My experience and interests lie in production. I’m a film-maker and musician, so have been around production for a very long time. So, ideally I’ll like to move into production research. There is a new kind of work which is testing new R & D ideas with mock productions: you get a director, a scriptwriter and a load of actors and put together a short pilot which specifically tests a certain piece of technology.
The BBC R & D Department. Photo by Mark Bassett
So it seems like there are always interesting things going on?
Absolutely. Because the BBC is such a massive organisation it does so much cool stuff and there's so many people who want to do cool stuff. An example is when we went out with the BBC Philharmonic and made a thing called virtual maestro using a Microsoft Kinect.
We wrote some software that does hand tracking, so when you stand in front of it, it knows where your hands are. We did a load of recordings with the Philharmonic and a digital cinema camera with a massive wide angle lens and surround sound. We made this art installation: you stand on a podium, the orchestra comes up and - because you’ve got hand tracking - you conduct the orchestra. So the higher the hands are, the louder they get. The faster you move the hands, you speed them up. It’s been a really, really big hit.
Do you think that engineers get recognised enough for their creativity?
It’s one of my biggest gripes, the use of the word ‘creatives’ ... especially at the Beeb. They say we'll get some creatives in and what they mean is writers, directors, people like that. You take a step back and think well, what is engineering? You make stuff...How is that not creative? That's what makes me mad, that the use of the word ‘creative’ is exclusive use to people who write or paint or whatever. You’ll find that most engineers who work here are musicians, artists, painters...they’re creative in their own right and especially when it comes to engineering and thinking up new ideas.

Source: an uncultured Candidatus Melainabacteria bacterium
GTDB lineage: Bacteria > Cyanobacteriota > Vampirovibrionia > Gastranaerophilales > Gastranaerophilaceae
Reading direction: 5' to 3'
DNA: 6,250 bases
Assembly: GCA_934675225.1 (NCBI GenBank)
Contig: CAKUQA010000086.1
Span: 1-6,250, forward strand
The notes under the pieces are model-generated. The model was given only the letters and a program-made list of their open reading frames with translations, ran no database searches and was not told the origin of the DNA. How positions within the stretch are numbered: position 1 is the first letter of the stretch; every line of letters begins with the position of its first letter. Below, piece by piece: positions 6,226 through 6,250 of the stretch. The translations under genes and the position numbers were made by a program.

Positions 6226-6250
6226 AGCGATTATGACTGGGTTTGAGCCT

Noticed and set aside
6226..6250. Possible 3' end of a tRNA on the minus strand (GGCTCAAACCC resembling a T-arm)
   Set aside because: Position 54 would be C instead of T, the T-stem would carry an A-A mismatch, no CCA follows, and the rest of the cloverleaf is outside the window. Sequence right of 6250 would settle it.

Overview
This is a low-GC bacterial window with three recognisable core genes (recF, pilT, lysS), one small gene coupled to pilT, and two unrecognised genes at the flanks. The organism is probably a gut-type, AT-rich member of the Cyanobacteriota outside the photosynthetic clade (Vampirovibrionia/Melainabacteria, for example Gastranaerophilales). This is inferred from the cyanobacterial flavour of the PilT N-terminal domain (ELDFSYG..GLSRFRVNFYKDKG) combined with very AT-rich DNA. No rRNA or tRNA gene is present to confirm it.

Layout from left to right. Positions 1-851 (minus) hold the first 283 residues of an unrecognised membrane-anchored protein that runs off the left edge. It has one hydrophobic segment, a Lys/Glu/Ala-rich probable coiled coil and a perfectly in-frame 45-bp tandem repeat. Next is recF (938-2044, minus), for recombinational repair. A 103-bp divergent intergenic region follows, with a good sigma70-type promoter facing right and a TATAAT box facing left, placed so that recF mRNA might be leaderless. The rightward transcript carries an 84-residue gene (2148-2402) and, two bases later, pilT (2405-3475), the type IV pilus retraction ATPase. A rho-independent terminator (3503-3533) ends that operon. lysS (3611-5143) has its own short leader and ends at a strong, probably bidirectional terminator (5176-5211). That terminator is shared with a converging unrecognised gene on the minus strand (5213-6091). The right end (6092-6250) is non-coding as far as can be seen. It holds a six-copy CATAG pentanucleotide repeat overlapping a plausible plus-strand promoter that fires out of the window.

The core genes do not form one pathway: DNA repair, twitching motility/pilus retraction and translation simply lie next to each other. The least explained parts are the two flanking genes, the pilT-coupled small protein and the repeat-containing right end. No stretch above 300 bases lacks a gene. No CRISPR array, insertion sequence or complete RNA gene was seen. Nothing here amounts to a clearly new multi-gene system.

What would you say is the single best thing about your job?
There is always something new and you’ll never get bored. And, if – for example - you want to do a project with the best orchestra in the country, you can just ring someone up and go do it. You’ve got access to more resources here than some university departments, and the ability to just go play and do cool things. If you enjoy making stuff, it’s the best place in the world to be...I couldn’t commend it more highly.
What do you do outside of work?
I’m a guitar player and spend time recording bands. At the moment I’m also putting something together, an art installation, for a festival this summer. I do a bit of DJing and I’m also a film-maker and photographer.
I’m involved in a plethora of stuff outside the job, but another great thing about working here is that your interests and job merge into one in a lot of cases.
Is there any specific broadcasting technology which you think is going to change the way we do things?
I think we're going to see a lot of connection [by internet] but not just your phones and computers... we're going to see washing machines with wireless chips in them and your car being connected to the internet all the time. We're going to see the internet thing growing much, much faster.